it is the height of summer. Volleyballs are usually kept under lock and key in the school gym during the holidays, but the sports hall at St Margaret's High in Airdrie reverberates to the sound of hands slapping against leather. And it's a Saturday morning.
Volleyball was given unprecedented funding when London was awarded the 2012 Olympic Games, and it has become a year-round sport. The Olympics may seem a far-off dream but, if there were careers advisers in sports, volleyball would be on their check-list as players can now earn full-time contracts in the game.
Some of Scotland's best young girls are hard in training as they prepare for the second UK School Games to be held in Coventry from August 23-26.
Volleyball is one of three new sports at the 2007 UK School Games as they expand from the original five in Glasgow last year. Badminton and judo have been added to athletics, swimming, fencing, table tennis and gymnastics. It is an opportunity the sport intends to seize with both hands.
Scotland has never had international school teams in volleyball. This is the closest it has come, with invitations to send boys' and girls' teams to represent Scotland EastSouth and Scotland West North in Coventry. They will compete against Northern Ireland and three teams from Eng- land (North, Central and South).
The Scottish teams have undergone a thorough preparation, including one-day camps in May and June and a five-day training camp at Inverclyde last month.
Fortunately, a Young Seniors programme for juniors was set up four years ago, which provided regular training days for players with a view to future international selection. Creating schools' teams from scratch would have been a tall order, but most of the players selected for Coven-try have been in a junior programme and played in the junior national league.
The UK School Games could not have come at a better time, says Thomas Dowens, director of coaching for the Scottish Volleyball Association. "They have been a bonus for us. The only downside is that the timescale is a bit tight."
The SVA hopes volleyball will become a constant, as it is one of the major Olympic sports.
"We're emphasising to the children that the whole experience will be life enhancing and it's a fantastic opportunity for them. It will give them experience of playing at a multi-sports event and they will have to handle things they have not previously had to deal with. For future international players, it is invaluable to learn what it is like to be part of a team at a major competition."
The SVA has been developing its Young Seniors programme over the past few years, giving it a competitive edge. They take players at age 15 to 16 on a three-year development cycle and, in the second or third year, take them to compete in England or Europe. The UK School Games dovetails well into its programme.
Scotland will take a total of 48 players to Coventry for the four teams, with a dozen coaching staff.
Simon Loftus, the girls' coach, argues that, if the game is to take off seriously in this country, there must be more girls involved. His own Glasgow Mets' club has worked hard to recruit players from schools and he is fortunate to have Polish-born Klaudia Wieczorak, 15, in his squad for Coventry. She has a solid grounding in the game.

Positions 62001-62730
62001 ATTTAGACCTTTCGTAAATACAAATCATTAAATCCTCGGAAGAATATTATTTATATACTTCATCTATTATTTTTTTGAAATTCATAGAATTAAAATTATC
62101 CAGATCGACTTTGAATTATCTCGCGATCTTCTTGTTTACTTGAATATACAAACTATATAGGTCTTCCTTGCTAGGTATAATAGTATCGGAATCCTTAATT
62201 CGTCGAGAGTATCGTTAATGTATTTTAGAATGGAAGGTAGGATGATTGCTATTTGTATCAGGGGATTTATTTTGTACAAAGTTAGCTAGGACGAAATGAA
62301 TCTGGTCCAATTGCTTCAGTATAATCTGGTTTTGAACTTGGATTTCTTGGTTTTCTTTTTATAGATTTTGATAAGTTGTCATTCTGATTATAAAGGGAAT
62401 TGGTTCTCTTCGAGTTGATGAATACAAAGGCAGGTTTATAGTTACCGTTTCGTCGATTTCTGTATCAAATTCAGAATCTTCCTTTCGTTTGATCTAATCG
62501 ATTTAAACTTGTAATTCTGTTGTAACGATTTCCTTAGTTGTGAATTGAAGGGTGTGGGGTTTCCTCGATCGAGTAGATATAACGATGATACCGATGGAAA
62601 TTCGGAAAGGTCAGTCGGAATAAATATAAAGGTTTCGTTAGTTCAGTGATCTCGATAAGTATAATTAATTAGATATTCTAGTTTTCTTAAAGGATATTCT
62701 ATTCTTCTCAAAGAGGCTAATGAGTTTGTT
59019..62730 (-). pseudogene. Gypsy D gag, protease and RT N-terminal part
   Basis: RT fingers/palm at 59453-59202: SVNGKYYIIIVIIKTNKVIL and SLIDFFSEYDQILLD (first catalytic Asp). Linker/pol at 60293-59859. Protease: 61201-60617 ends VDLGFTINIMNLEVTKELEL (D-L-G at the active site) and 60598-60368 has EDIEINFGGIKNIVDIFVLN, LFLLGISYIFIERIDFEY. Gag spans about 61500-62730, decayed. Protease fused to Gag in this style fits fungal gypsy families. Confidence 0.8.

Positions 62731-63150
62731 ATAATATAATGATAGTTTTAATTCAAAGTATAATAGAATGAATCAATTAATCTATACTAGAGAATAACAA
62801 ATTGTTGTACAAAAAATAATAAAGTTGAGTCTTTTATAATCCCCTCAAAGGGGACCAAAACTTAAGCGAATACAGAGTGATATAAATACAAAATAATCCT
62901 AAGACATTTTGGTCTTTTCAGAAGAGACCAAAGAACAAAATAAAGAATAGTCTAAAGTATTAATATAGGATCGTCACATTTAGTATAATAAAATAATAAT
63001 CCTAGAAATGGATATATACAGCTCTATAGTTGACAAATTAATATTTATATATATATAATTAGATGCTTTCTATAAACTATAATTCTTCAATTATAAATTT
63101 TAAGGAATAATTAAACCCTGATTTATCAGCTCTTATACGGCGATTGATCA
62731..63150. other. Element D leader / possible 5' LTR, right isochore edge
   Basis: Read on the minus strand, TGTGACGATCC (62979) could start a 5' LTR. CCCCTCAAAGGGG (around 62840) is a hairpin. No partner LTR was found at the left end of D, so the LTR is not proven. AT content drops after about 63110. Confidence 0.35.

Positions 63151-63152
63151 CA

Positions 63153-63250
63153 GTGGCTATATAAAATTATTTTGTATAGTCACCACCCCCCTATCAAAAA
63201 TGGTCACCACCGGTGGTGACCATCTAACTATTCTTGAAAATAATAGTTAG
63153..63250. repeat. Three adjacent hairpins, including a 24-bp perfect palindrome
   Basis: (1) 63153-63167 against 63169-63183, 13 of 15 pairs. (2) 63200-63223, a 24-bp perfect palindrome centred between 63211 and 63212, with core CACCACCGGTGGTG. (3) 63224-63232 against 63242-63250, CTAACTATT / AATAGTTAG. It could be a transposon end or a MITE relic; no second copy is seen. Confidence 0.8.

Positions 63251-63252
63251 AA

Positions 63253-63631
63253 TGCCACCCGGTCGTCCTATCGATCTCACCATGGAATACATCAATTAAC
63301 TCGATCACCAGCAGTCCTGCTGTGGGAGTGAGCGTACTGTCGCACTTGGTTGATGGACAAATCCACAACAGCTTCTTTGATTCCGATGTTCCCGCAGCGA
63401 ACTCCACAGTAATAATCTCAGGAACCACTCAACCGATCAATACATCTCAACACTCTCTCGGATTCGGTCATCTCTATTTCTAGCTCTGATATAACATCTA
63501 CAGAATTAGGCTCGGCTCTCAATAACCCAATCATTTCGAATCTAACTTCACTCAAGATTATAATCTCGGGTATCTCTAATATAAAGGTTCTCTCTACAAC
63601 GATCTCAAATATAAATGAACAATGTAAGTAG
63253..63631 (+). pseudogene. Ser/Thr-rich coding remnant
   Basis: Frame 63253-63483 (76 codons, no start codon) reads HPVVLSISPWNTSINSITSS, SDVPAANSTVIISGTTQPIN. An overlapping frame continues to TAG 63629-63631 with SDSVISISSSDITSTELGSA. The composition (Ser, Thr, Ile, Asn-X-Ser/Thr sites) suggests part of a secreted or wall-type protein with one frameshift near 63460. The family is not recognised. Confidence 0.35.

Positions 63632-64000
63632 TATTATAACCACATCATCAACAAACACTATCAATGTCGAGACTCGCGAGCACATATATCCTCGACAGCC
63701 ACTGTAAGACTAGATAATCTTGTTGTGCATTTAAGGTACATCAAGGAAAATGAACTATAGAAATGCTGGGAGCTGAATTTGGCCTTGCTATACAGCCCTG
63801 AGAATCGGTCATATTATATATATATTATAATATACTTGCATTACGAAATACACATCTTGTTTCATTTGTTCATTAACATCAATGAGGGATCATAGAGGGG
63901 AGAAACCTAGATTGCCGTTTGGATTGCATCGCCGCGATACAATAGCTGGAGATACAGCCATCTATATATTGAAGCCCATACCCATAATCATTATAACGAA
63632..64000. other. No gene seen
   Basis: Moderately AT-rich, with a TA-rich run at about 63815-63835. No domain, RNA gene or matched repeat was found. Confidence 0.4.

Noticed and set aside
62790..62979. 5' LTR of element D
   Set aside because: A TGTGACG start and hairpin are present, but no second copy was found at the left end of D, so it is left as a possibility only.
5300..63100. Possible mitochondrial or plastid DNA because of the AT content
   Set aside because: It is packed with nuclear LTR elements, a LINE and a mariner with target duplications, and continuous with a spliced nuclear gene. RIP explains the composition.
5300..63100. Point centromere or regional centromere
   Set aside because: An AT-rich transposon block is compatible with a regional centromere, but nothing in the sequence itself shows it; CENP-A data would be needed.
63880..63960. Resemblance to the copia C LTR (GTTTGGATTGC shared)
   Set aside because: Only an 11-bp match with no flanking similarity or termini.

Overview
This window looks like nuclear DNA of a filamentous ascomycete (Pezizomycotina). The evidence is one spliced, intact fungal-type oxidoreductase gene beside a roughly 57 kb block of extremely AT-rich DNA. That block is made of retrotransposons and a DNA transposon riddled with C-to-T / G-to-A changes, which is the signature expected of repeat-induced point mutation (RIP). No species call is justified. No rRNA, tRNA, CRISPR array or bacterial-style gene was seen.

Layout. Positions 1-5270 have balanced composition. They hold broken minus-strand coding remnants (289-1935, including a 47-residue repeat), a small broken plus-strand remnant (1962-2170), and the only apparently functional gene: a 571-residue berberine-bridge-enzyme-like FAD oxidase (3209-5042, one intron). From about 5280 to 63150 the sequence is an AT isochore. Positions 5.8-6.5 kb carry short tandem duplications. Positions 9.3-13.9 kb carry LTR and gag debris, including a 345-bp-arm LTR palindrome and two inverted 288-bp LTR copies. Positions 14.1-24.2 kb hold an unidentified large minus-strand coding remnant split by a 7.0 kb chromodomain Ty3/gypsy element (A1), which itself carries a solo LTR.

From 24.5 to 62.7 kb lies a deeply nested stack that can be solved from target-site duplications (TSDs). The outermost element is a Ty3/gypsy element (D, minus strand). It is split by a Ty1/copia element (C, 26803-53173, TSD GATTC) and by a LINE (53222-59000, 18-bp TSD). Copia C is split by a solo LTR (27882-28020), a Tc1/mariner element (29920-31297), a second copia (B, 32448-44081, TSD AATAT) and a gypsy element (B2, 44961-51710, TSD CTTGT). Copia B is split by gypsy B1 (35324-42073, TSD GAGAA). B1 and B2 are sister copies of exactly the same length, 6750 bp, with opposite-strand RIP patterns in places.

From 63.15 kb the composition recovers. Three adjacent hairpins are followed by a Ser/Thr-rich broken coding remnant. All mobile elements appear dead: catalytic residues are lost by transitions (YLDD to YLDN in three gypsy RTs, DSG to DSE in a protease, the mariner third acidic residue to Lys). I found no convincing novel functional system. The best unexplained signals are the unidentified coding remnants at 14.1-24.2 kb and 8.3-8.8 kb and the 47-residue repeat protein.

"From the age of nine, Klaudia was drilling every day in Poland and now she's 15 you can see how good she is compared to everyone else."
Many of the junior national league players practise two to four hours a week, but that's not nearly enough, he says. "All of a sudden, we get the Olympics and we have to train every day. It should have been happening years ago."
When Mr Loftus was young-er, he went to Bel-gium where players aged 16 and 17 had 10 years of volleyball experience. "The kids here are 15 to 16 years old, and have had just a year-and-a-half's experience. So how can we ever close the gap?"
A lot of children play volleyball in festivals, but there is no place for them to go when they get to 12 or 13. His club, Glasgow Mets, has been successful, he says, because it taps into schools that have volleyball going on: "We've offered them an outlet, so we have kids coming from Stonelaw High, Hunter High and Holyrood Secondary."
Glasgow Mets takes children from the age of 12, but they have also given coaching in nine primary schools, to allow them an alternative to football.
"Most kids are not aware of volleyball other than on the beach," says Mr Loftus. "None of them has a picture of what international volleyball looks like and they don't understand the power and athleticism that goes into it."
He believes the Scottish Volleyball Association has done pretty well at getting schools into men's international matches in Glasgow, but adds: "A lot of the time we're dragging schools in who don't have links to the clubs. You can get kids enthusiastic about the game by doing this but, if there's no outlet for them, it's lost."
There are four or five players who if given a three- or four-year programme, would get into the Scotland national team, he says. But, more importantly, there are 10 others who could go on and play national league at whatever level they choose.
"They're very excited about going to the UK School Games. They have a taste of competition now. We've pushed it and said that it's representing Scotland at age-group level. There are no caps but they are meaningful matches. That's what the game needs."